14. It is the claim of the applicant that the electricity charges are incidental charges collected by them in relation to the supply and as such the same was liable to be added to the value of supply in terms of Sec. 15(2)(c) of the CGST Act, 2017. It is important to go through the said provisions and as such the text of the same is reproduced under:

(2) The value of supply shall include —

(a) _ _ _ _ _ _

(b) _ _ _ _ _ _ _

(c) incidental expenses, including commission and packing, charged by the supplier to the recipient of a supply and any amount charged for anything done by the supplier in respect of the supply of goods or services or both at the time of, or before delivery of goods or supply of services;

The language employed indicates that the following amount is includible in the value:

> incidental expenses charged by the supplier to the recipient of the supply;

> commission and packing

> any amount charged for anything done by the supplier in respect of the supply of goods or services or both

In the instant case, there is no charge towards commission and packing and as such the same is ruled out. Thus, the only two possible inclusions are the incidental expenses and amount charged for anything done by the supplier. The includible charges are to be examined in terms of the language employed in the statute vis-à-vis the terms and conditions of the agreement and would depend on case to case basis. Thus, the question to the effect whether incidental charges are includible in the value of supply is not answerable in general terms. The facts of each case would be different and such decision would be applicable based on the facts of each case. Therefore, we are discussing the matter only in respect of the specific case in terms of the agreement entered into by the applicant with the CGST department and the discussions and decision would not apply to other agreements.

15. We have gone through the lease agreements and documents submitted by the applicant. The relevant terms of the lease agreement are read as under:

WHEREBY IT IS AGREED AND DECLARED AS FOLLOWS:

In consideration of the rent hereinafter reserved and of the other conditions herein contained, the LESSOR agrees to let out and the LESSEE agrees to take on lease the ALL that premises, being part of the office block No.301,302,504,603,801 (A&B), 804 (at 3rd Floor, 5th Floor, 6th & 8th Floor) admeasuring 3453.35 Sq. Mts equivalent to 37158 Sq. Fts super built-up area of the building known as “GNFC INFOTOWER”, constructed- standing on the land and delineated with the red colour boundary line on the floor plan annexed herewith as Annexure hereto.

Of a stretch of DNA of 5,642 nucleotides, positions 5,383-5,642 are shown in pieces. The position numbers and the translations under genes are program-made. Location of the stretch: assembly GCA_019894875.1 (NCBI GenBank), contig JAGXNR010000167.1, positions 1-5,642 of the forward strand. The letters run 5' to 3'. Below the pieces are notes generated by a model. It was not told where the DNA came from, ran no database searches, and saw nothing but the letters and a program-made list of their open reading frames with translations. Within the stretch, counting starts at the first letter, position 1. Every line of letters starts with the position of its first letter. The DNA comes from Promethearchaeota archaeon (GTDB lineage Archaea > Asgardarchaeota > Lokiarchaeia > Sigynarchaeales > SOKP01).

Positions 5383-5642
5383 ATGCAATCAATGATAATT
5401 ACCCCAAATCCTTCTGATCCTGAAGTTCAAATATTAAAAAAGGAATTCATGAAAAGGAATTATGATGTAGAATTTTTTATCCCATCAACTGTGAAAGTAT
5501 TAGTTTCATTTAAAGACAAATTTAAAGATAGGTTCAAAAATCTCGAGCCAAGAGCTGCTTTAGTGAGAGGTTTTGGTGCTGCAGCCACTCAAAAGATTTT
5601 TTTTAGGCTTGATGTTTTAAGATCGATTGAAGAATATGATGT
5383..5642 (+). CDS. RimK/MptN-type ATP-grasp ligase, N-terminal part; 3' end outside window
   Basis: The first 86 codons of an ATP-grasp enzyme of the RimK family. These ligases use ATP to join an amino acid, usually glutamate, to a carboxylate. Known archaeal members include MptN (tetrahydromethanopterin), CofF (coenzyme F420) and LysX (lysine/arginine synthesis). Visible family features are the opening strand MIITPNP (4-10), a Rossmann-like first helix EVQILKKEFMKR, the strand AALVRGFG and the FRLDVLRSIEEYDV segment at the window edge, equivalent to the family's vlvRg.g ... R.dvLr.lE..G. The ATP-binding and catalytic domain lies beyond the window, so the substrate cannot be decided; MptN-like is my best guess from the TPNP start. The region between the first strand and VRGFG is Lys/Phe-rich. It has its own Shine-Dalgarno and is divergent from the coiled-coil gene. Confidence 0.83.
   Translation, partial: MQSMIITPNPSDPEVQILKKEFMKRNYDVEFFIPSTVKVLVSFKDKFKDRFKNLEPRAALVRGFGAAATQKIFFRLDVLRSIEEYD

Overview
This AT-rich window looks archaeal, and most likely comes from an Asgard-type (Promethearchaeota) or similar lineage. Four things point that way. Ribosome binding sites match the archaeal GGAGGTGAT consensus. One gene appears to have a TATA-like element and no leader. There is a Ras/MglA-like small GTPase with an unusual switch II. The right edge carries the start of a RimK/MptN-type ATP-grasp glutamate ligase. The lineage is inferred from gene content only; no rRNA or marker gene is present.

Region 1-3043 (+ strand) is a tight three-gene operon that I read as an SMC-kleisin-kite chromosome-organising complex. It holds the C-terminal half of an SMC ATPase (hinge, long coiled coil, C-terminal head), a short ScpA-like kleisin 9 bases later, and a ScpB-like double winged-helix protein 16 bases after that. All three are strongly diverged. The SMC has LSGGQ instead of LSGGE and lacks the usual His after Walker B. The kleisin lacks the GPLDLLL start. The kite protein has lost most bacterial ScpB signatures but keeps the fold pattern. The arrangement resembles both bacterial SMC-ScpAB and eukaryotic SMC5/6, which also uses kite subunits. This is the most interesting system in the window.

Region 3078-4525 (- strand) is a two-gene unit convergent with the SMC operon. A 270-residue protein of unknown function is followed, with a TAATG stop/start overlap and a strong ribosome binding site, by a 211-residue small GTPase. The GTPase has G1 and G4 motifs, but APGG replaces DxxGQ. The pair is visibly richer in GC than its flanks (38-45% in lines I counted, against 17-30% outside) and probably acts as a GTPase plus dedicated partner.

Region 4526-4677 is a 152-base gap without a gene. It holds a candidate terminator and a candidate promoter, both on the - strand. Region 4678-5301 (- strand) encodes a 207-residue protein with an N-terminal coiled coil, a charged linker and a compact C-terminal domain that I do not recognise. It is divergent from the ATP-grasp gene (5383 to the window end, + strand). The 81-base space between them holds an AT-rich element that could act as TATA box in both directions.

1) The lessor has also agreed to provide along with the building for rent the Interior Infrastructure like Partitions, Cabins, Work Stations, Electricals, Air Conditioning, Fire Safety System, Tables, Chair etc. more particularly described in SCHEDULE “B” at their cost as per the internal drawings and design provided by the LESSE.

2) The lease shall commence/shall be deemed to provide along with the building for rent the interior infrastructure like Partitions, Cabins, Work Stations, Electricals, Air Conditioning, Fire Saftey System Tables, Chair etc. more particularly described in SHEDULE “B” at their cost as per the internal drawings and design provided by the LESSEE.

3) The LESSEE shall, subject to the terms thereof pay gross consolidated rent in monthly arrears for the Block Nos. “301,302,504,603, 801(A&B) & 804 of GNFC Ltd. at GNFC Infotower, S.G. Road, Bodakdev, Ahmedabad as described in Schedule “A” covering a total area of 3453.3 Sq. Mtrs. equivalent to 37158 Sq. ft along with all internal infrastructure as described in Schedule “B” at the rate of 56 Sq. Ft. Per month totally amounting to Rs. 20,80,848/- per month + service tax as per prevailing norms, to be made on the 1st day of each month starting from 1st January 2016 which also includes maintenance charges and municipal taxes.

9) “the Govt. of India” shall pay all charges in respect of electric power, Air-conditioning charges, light and water used along with the applicable taxes thereon for the said premises during the continuance of these presents”.

10) The LESSOR shall execute necessary repairs usually made to premises in that locality and may be specified by the Government of India in a notice in writing within such time as may be mentioned therein and if the LESSOR fails to execute any repairs in pursuance of the notice, the Govt. of India may cause the repairs specified in the notice to be executed at the expense of the LESSOR and the cost thereof may without prejudice to any other mode of recovery, be deducted from the rent payable to the LESSOR.